On ‘The Edge Becomes the Center: An Oral History of Gentrification in the Twenty-First Century’

Credit Brittany Hutson/madamenoire.com

Credit Brittany Hutson/madamenoire.com

By Parul Sehgal, The New York Times, May 14, 2015

“Thrive, cities,” Walt Whitman wrote in “Crossing the Brooklyn Ferry,” one of his great love songs to urban life. “Expand” but “Keep your places.”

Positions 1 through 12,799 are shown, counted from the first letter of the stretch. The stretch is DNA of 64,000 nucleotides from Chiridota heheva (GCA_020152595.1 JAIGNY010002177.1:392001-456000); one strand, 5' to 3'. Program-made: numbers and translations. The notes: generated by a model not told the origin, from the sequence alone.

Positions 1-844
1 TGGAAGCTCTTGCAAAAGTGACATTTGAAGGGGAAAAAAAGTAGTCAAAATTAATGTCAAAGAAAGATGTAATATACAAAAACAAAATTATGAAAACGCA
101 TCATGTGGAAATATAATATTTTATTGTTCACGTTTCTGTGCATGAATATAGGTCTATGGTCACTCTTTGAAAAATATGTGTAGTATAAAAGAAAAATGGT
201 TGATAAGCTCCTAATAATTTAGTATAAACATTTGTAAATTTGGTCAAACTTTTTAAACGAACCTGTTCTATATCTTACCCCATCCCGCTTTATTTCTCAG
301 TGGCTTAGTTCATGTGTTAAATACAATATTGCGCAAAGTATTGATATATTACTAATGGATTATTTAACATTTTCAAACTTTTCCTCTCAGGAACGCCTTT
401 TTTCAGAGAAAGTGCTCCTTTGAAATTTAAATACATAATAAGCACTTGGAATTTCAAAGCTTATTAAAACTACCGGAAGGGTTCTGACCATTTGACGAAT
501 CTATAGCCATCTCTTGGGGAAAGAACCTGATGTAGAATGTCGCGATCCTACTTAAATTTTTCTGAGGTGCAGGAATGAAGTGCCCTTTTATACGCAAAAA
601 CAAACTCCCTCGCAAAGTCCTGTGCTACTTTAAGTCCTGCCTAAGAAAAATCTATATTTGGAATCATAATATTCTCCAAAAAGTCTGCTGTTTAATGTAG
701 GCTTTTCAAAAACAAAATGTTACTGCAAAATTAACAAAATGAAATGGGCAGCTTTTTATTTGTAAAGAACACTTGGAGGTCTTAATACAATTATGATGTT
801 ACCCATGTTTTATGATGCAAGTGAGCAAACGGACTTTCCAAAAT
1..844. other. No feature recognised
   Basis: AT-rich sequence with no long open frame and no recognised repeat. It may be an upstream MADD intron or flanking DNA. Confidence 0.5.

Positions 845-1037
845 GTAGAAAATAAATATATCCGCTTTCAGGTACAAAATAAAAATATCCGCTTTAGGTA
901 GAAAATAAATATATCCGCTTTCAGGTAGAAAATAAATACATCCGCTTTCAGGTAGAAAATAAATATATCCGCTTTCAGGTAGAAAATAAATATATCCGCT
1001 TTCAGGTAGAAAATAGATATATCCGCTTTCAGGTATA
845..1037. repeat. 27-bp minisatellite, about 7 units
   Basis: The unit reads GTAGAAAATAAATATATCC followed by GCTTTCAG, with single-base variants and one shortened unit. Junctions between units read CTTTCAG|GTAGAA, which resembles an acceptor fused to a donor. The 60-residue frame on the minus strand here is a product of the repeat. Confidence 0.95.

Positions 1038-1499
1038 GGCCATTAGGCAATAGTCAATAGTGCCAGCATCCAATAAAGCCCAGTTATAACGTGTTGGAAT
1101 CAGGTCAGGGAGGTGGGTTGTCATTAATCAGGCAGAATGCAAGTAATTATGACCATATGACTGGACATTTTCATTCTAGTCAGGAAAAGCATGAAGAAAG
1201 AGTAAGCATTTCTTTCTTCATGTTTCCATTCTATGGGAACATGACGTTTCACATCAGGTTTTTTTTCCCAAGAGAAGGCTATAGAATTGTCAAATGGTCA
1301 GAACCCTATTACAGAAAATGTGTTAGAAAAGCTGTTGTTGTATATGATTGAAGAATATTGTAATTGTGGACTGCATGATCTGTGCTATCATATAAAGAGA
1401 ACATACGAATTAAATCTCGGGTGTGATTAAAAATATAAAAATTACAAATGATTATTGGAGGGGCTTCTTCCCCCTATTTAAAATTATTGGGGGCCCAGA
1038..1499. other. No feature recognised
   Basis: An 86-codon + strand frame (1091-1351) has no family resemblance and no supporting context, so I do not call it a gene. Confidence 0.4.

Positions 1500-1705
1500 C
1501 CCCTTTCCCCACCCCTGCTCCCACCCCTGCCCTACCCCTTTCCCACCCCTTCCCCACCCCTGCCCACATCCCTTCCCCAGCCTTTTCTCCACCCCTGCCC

This tension is at the heart of DW Gibson’s “The Edge Becomes the Center: An Oral History of Gentrification in the Twenty-First Century,” a noisy, tender tour of New York much in the mode of Studs Terkel, and a companion volume of sorts to Mr. Gibson’s “Not Working” (2012), which featured interviews with people who had recently lost their jobs. The new book is a slurry of voices. Mr. Gibson talks to the gentrifiers and the gentrified, state senators and the homeless men of the Bowery Mission, developers and community organizers, celebrated artists and the brokers who hype real estate as the art form of the moment.

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